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Scanning of TCP port 646 can cause the routing process to consume excessive amounts of CPU time

  [JSA10318] Show Article Properties


Legacy Advisory Id:
PSN-2003-11-008
Product Affected:
All releases of Juniper Internet Software built prior to November 19, 2003.
Problem:
Port scanning utilities often connect to a target network device and send specially crafted messages to determine the software version running on the target. Such scans are often used as a prelude to version-specific attacks on the target device.

When Juniper Networks M-series and T-series routers are subjected to this type of port scan directed to TCP port 646 (utilized by the Label Distribution Protocol, LDP), the routing process might consume excessive amounts of CPU time and become unresponsive. Thus, if an attacker can establish a TCP connection to port 646, the port scan itself can be used as a denial-of-service (DoS) attack against the router.
Solution:
The JUNOS software has been modified to ignore improperly formed LDP packets, such as those that might be generated by a port scan.
Implementation:
All JUNOS software built on or after November 19, 2003 include the correction. Customers are strongly encouraged to upgrade to a version of software that includes the correction.

Additionally, customers using LDP are encouraged to use firewall filters to prevent connections to TCP port 646 from untrusted sources. Customers can contact Juniper Networks Technical Assistance Center for help in creating appropriate filters. If LDP is not enabled on the router, the router will not be vulnerable.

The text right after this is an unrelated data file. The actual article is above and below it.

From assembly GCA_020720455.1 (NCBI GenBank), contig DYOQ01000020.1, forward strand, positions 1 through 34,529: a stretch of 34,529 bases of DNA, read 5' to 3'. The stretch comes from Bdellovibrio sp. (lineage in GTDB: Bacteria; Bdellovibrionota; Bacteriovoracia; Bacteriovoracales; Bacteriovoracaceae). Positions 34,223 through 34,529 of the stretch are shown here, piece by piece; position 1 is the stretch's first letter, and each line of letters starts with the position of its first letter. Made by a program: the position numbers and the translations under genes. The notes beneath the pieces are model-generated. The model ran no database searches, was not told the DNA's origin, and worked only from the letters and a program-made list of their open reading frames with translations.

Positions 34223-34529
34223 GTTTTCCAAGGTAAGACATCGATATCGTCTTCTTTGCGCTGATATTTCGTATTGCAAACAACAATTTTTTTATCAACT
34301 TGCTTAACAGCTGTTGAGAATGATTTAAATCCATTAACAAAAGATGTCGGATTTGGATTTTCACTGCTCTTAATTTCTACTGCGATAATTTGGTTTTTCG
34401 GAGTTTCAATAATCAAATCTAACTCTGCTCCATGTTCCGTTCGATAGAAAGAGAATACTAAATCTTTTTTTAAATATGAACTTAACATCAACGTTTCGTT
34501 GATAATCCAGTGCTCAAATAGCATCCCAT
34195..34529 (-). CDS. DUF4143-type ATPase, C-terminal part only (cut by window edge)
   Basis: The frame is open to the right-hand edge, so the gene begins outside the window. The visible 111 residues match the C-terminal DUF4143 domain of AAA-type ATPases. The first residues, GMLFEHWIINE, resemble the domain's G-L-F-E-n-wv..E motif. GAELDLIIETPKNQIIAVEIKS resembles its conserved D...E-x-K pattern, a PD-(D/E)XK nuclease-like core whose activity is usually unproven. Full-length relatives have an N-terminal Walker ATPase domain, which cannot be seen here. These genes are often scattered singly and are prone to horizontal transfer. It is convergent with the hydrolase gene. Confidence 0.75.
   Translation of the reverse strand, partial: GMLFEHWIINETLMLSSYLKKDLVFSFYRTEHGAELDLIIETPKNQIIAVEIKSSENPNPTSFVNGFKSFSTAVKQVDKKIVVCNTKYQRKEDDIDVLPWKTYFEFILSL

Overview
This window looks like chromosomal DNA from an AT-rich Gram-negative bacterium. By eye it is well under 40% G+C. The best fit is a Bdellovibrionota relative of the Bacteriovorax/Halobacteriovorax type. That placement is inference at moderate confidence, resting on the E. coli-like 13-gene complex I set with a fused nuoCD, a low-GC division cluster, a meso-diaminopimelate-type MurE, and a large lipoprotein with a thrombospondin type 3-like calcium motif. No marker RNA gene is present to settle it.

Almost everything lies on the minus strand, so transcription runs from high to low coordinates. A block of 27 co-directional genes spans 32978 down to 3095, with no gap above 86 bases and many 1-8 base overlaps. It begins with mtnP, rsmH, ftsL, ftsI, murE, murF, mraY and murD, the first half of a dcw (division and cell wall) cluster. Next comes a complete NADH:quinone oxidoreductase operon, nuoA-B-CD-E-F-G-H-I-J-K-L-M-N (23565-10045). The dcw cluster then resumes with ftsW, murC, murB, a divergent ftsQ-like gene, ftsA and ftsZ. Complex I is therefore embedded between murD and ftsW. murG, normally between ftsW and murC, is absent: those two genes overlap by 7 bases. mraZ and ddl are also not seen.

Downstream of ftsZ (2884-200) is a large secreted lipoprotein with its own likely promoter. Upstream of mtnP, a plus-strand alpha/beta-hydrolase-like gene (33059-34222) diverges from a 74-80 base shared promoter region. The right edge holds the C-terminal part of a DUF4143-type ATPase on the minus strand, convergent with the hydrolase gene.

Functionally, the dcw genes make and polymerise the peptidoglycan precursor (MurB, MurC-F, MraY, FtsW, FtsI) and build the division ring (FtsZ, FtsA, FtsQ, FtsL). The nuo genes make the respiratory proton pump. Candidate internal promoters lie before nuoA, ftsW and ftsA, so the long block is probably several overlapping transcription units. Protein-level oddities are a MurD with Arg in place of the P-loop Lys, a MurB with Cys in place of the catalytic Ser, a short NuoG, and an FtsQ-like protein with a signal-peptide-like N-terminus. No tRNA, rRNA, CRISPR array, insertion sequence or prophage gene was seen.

If a router has already been attacked, use the restart routing immediate command to recover. NOTE: This command will cause all routing protocols to restart.
Related Links:
Risk Level:
High
Risk Assessment:
A remote attacker can use readily-available tools to create a Denial of Service attack against the router if LDP is enabled. If LDP is not configured, the router is not susceptible to this vulnerability.

Since this vulnerability requires the attacker to successfully establish a TCP session with the router, the attacker's source address cannot be spoofed. Therefore, a firewall filter that discards LDP packets from unexpected sources can be effective in eliminating this vulnerability.